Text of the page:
Jacobs: Yeah, it really is a mixed picture. In the article, there’s a point where I’m putting what I think to be the key issue, the key issue is this: for the Christian public intellectual, if there is to be such a thing, that person has got to be both audible and free. That is, if you’re going to be genuinely public, then you’ve got to be audible, you’ve got to be somewhere where people can hear you, people across the range of the culture can hear you. But you’ve also got to be free. You’ve got to be free to be able to speak out of genuine Christian conviction or else what’s the point of you? Why would you even be there if you don’t have that to say? And finding that audibility, along with the freedom, has been really problematic for a long time. And you can lose freedom, not because people are constraining you, but because you’re constraining yourself. And I think that is—you mentioned this in your response—the downfall of liberal Protestant establishment in America. And I think that that downfall happened. Now what a lot of people will say in the liberal Protestant world is that well, we lost our—people stopped listening to us, and so we became marginal. And my argument is that they stopped listening to you because you ceased to have anything distinctive to say; when you didn’t want to say anything that was distinctly or particularly Christian; when all you could really do was to say “Me too” to what the rest of the world was saying. Then why should they listen to you anymore? You became inaudible because you chose to speak in ways that were no longer particularistically, distinctively, recognizably Christian. So everybody else was already saying that stuff, who needs you? So I think they marginalized themselves in that regard. There was a certain self-marginalizing by evangelicals and traditionalist Catholics also, but for almost opposite reasons.

Mohler: … I want to ask you—because this is also something that engendered controversy in your essay—and I don’t want to put words in your mouth, but you basically say, or imply, that evangelicals, or Christian intellectuals, a better way to put it, willingly withdrew and that it’s largely our fault that there are no Christian intellectuals in the larger public square. And let’s go back to Mannheim for a minute with the cultural production. What didn’t happen that should have? Even trying to take it on those terms, I’m up against a hard place trying to answer the question, What didn’t happen that should have?

Jacobs: Well, Dr. Mohler, I’m not sure that there was anything that should have. Here’s what I mean by that: Christians—orthodox, biblical, Nicene Christians, evangelicals, yes, but also traditionalist Catholics—found themselves in a situation where the intelligentsia and educated classes were to some degree drifting away from them. It was becoming more difficult for them to get a hearing. They became concerned, I think, to make sure that their positions didn’t get lost, that their positions were passed down to the next generation of believers. They chose to do that primarily—not exclusively by any means—but primarily by building up Christian institutions, which in the post-war years with the economic boom there was some money to do. This is an analogy, rather than example. But, Father Hesburgh at Notre Dame was able to transform Notre Dame into a research university because those poor immigrant Catholics in the pre-WWII era, who didn’t have much money to support Notre Dame, had a lot more money after the war and were able to support it. And I think you see the creation of institutions like the National Association of Evangelicals, the founding of Fuller Seminary, and then, existing institutions like Wheaton College, where I taught for 29 years, were able to develop their resources to have, for instance, smaller class sizes, more individual attention to students. They were able to hire people who were more academically ambitious. They were able to build themselves up, and strengthen themselves in such a way that they were able to pass down core Christian convictions to the next generation. But the more energy you spend doing that, the less energy is left over to be a player in the larger, broader, especially secular, culture. And, I’m not sure, I don’t think any of those people were wrong to make the choice that they made.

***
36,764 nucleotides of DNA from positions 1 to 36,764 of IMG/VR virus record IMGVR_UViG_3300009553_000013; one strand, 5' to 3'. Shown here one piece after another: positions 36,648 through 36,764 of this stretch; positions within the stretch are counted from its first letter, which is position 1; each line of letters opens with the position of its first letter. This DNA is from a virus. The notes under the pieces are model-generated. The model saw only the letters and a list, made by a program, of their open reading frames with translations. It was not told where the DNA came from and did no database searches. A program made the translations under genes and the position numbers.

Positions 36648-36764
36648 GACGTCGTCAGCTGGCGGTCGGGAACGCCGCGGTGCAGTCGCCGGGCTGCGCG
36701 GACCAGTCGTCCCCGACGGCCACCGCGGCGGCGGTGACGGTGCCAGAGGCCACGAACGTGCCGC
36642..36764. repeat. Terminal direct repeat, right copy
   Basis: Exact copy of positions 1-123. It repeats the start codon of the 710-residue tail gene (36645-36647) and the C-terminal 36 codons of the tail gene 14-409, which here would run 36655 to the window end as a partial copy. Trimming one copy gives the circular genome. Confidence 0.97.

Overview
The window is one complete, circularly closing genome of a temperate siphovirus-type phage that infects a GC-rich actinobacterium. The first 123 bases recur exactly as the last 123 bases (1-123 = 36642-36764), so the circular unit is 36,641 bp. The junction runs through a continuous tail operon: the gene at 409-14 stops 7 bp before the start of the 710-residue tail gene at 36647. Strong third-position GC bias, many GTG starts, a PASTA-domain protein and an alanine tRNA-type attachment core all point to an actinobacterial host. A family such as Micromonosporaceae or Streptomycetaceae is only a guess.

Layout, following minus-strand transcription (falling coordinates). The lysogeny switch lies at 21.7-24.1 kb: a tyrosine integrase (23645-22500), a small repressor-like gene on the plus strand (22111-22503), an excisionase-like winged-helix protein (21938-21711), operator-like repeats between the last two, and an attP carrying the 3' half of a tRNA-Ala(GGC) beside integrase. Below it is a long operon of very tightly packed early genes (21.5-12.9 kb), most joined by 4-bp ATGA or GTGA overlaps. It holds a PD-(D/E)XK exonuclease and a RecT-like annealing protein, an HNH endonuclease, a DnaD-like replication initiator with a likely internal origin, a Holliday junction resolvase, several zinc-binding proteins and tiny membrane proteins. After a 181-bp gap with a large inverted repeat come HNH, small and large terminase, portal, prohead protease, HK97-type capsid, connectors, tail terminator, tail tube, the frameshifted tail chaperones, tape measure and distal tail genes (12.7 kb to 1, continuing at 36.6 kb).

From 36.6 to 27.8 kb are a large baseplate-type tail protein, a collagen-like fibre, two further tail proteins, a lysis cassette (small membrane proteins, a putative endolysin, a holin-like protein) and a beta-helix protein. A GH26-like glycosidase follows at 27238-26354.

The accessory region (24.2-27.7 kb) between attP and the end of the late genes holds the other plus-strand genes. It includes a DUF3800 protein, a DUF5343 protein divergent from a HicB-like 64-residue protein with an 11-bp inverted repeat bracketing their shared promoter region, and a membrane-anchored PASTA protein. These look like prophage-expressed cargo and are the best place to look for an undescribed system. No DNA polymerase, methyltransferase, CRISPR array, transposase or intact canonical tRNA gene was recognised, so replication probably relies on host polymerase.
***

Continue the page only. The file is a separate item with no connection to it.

(Emphasis added) After carefully transcribing audio, I discovered that Dr. Mohler has provided a complete transcript at the site above linked. Help yourself.

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There is no epistemological Switzerland. (Via Mars Hill Audio Journal Volume 134)

Some succinct standing advice on recurring themes.